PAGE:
College has professor amend syllabus after College Fix inquiry
A professor at Brooklyn College in New York was told to change a classroom policy after The College Fix brought it up to the administration. The policy in question prohibited the “intentional misgendering” of the professor or anyone else in the class.
A source provided The College Fix with the syllabus as well as other relevant information for the class.
“My name is B. Call me B,” wrote Professor Brandon Aultman in the syllabus for a class on Fundamental Concepts in LGBTQ Studies. “I am nonbinary, transfeminine.”
According to Nonbinary Wiki, that term refers to a biological male “who seeks to present femininely, or to transition to look more feminine, or who identifies as more female than male.”
“I use gender-neutral pronouns (they/them),” Aultman went on to write in the syllabus. “I adhere to a strict policy of respect for the gender, sexual, and racial identities of my students. Intentional misgendering, as with any attempt to slur another student’s personal integrity on the basis of race, ethnicity, or religion, will result in immediate dismissal from class for that session.”
Aultman concluded that section by stating: “Continued abuses will result in disciplinary action with the appropriate administrators.”
The College Fix attempted to contact Aultman, who is not listed in the Brooklyn College faculty directory, through an old Yahoo! email address provided on Baruch College’s website, which is in the same system as Brooklyn College. That email, the only contact information The Fix could find, is currently deactivated.
The Fix reached out to Brooklyn College spokesman Richard Pietras about the syllabus. Pietras provided an official statement on behalf of the college.
“Brooklyn College was not aware of this classroom guideline,” the statement read. “The College believes that all classroom guidelines should be crafted to support learning, so the faculty has been asked to not dismiss students from the session, but rather to consider a range of effective pedagogies instead and to use the college policy with regard to gender discrimination.”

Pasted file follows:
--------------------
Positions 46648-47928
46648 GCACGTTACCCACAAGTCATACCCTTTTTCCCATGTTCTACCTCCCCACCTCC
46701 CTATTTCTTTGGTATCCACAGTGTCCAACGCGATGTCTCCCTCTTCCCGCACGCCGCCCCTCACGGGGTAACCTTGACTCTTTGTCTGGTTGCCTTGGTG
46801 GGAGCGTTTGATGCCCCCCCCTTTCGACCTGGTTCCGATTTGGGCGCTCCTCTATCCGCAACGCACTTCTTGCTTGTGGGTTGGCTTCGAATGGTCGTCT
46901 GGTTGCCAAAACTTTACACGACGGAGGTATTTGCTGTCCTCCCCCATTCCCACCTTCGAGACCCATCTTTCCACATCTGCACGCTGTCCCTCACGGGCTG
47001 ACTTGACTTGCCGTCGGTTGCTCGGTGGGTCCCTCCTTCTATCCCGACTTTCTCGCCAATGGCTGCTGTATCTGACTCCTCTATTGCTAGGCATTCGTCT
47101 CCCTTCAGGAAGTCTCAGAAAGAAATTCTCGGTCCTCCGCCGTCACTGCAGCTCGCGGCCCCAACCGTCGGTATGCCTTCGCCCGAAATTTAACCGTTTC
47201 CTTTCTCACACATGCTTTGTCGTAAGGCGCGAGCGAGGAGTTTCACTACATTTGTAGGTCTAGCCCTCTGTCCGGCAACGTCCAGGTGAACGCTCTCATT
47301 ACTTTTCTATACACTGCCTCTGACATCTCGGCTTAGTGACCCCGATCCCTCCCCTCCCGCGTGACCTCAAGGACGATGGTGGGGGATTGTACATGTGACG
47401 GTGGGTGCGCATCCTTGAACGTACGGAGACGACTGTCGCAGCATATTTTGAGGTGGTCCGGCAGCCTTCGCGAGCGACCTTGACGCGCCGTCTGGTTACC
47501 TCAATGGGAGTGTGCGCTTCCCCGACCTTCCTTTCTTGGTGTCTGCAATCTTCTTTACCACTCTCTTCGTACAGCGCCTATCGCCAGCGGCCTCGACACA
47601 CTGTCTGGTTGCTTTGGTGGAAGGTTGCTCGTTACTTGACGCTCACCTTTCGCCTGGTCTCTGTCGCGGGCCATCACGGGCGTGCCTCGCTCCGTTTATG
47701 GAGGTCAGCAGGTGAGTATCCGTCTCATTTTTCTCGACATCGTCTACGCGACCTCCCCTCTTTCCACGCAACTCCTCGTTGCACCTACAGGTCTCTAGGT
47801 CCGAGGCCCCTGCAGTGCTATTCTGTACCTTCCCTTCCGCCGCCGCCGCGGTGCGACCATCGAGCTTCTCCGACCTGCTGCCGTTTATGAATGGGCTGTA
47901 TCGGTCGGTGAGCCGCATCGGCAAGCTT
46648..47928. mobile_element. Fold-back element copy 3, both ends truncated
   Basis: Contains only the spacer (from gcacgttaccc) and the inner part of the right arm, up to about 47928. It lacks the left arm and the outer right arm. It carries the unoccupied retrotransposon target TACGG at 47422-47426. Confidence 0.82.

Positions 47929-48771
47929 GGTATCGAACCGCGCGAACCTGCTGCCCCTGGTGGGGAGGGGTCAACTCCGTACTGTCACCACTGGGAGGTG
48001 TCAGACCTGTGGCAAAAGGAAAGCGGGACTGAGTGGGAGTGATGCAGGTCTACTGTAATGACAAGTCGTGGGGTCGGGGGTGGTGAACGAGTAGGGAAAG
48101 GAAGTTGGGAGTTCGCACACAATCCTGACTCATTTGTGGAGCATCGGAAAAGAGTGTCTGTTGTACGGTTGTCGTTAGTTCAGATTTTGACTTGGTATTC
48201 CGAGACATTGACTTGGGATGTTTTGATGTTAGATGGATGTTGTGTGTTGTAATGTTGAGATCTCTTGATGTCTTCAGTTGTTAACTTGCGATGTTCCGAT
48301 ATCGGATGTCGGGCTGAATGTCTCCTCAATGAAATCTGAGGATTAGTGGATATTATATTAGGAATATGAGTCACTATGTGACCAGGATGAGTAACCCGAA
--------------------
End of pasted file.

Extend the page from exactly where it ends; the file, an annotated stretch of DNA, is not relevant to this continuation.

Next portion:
The statement concluded, “Brooklyn College follows the New York City Commission on Human Rights Legal Enforcement Guidance on Discrimination on the Basis of Gender Identity or Expression: Local Law No. 3 (2002); N.Y.C. Admin. Code § 8-102(23).”
That law “prohibits discrimination in employment, public accommodations, and housing. It also prohibits discriminatory harassment and bias-based profiling by law enforcement.”
While the law does not include a definition of “transfeminine,” Aultman’s identity, it does define a few other terms.
In one section it uses “non-binary” to describe “a person whose gender identity is not exclusively male or female. For example, some people have a gender identity that blends elements of being a man or a woman or a gender identity that is neither male nor female.”
Additionally, according to the law, “gender non-conforming” describes “a person whose gender expression differs from gender stereotypes, norms, and expectations in a given culture or historical period. Terms associated with gender non-conformity include, but are not limited to, gender expansive, gender variant, or gender diverse.”
The source who provided the syllabus to The College Fix mentioned the professor’s policy might have violated an administrative policy on classroom expulsions, which the source also provided.
The guide, titled Addressing Challenging Student Behavior at Brooklyn College, describes three situations in which faculty are supposed to take action: “behavior that causes you concern,” “a disruptive but non-threatening student,” and feeling “threatened by a student’s hostile behavior.”
There is some ambiguity as to what “intentional misgendering” would fall into. It would appear to be best described by the first category, “behavior that causes you concern.” In that event, the guide instructs faculty to reach out to students privately, rather than expel them from the class.
Pietras did not answer whether or not the policy violated any specific codes of conduct.
Although the college asked Aultman to change the policy, the Foundation for Individual Rights in Education, or FIRE, said professors do have leeway in how they administer their classrooms.
FIRE spokesman Daniel Burnett provided The College Fix with a statement from Adam Steinbaugh, the director of FIRE’s Individual Rights Defense Program.
“Faculty members have broad latitude to direct the direction of classroom discussions,” Steinbaugh wrote, “including how students interact with one another. Repeatedly violating a professor’s parameters for discussion could form the basis for sanctions premised on disruption, if that disruption is substantial and material.”
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